World Covid-19: four questions to understand the saturation of hospitals

22:55  27 october  2020
22:55  27 october  2020 Source:   lemonde.fr

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The influx of patients with SARS-CoV-2 is straining the French hospital system, as in the spring. With what consequences?

While the health threat linked to the new coronavirus seemed to dissipate in the summer, it became very concrete again in the fall. Less than six months after deconfinement, French hospitals are now facing a new influx of patients with Covid-19. This "second wave" is already raising fears of a risk of saturation of intensive care services, specializing in the management of serious cases. Four-question update on the situation at the hospital.

at the "sheave" service of the Bichat hospital, a second wave of Covid-19 far too real 1. How much does the second wave affect hospitals?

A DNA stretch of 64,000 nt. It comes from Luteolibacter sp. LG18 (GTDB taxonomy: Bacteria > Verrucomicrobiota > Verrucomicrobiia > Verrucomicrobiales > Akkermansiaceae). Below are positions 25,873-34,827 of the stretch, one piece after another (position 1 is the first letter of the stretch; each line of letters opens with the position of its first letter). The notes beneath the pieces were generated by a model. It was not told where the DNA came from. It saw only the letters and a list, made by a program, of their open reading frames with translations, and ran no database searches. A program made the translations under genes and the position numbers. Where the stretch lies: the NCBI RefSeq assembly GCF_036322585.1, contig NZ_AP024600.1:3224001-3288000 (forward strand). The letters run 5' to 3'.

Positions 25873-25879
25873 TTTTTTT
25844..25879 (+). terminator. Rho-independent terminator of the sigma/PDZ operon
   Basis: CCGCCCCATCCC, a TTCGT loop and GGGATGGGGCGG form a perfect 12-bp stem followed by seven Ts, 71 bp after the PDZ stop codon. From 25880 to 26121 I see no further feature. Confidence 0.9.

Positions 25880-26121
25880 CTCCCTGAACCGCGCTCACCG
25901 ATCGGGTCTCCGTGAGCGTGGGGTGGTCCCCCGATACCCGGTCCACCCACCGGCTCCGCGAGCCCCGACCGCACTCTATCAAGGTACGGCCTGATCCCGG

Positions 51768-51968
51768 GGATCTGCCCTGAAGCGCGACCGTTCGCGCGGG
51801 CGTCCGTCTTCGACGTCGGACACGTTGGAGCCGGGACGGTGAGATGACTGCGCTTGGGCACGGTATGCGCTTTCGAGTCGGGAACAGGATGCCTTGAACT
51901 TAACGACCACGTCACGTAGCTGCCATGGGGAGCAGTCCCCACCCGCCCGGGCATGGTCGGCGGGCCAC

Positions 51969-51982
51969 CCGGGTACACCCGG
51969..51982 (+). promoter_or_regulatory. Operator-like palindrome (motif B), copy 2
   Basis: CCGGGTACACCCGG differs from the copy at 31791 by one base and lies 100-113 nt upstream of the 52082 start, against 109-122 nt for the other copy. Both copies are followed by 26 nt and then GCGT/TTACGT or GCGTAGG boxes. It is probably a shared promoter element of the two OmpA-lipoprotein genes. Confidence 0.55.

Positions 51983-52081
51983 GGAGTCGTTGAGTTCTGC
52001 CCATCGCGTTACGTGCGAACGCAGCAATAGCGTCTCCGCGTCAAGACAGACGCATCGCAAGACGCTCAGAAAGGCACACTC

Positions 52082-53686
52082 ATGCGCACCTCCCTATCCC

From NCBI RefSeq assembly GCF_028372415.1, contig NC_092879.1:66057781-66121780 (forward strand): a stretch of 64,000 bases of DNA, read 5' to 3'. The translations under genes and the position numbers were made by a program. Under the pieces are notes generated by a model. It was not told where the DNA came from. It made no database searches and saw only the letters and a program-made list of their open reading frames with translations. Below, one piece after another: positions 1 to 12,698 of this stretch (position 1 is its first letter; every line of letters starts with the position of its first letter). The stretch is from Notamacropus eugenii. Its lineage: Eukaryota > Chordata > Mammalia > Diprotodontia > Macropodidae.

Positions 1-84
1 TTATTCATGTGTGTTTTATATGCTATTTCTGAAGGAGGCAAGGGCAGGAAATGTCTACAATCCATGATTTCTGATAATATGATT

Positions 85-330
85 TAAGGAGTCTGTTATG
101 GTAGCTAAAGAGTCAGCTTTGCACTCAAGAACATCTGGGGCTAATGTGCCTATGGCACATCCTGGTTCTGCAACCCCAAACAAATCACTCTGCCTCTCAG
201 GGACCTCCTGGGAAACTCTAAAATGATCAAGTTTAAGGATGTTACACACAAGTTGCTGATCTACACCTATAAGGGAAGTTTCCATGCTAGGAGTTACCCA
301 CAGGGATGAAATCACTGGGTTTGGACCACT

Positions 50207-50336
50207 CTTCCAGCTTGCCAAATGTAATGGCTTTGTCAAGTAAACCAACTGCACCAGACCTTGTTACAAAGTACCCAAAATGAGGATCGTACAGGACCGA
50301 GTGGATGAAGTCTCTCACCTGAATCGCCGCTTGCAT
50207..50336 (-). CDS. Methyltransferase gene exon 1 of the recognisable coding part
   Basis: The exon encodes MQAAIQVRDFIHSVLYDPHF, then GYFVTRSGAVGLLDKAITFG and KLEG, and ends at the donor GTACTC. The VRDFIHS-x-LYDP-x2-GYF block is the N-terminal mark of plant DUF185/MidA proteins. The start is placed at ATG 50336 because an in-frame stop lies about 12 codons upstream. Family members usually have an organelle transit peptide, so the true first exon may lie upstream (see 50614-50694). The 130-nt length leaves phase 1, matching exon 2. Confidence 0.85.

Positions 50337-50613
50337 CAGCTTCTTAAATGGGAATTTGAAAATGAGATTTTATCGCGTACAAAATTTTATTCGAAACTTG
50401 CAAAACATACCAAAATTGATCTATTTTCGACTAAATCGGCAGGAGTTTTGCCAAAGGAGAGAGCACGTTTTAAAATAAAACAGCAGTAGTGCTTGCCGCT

At the beginning of August, just over 5,000 people were hospitalized in connection with Covid-19. That number has tripled in ten weeks, topping 16,000 as of October 25. This already represents more than half of the number of patients who had been treated at the height of the epidemic peak in spring (just over 32,000 on April 14).

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It is especially patients admitted to the intensive care unit, suffering from severe forms of Covid-19, who are worrying. In the heart of summer, there were fewer than 100 new weekly intensive care admissions, compared to 1,904 in the week of October 20 to 26, according to Public Health France (SPF).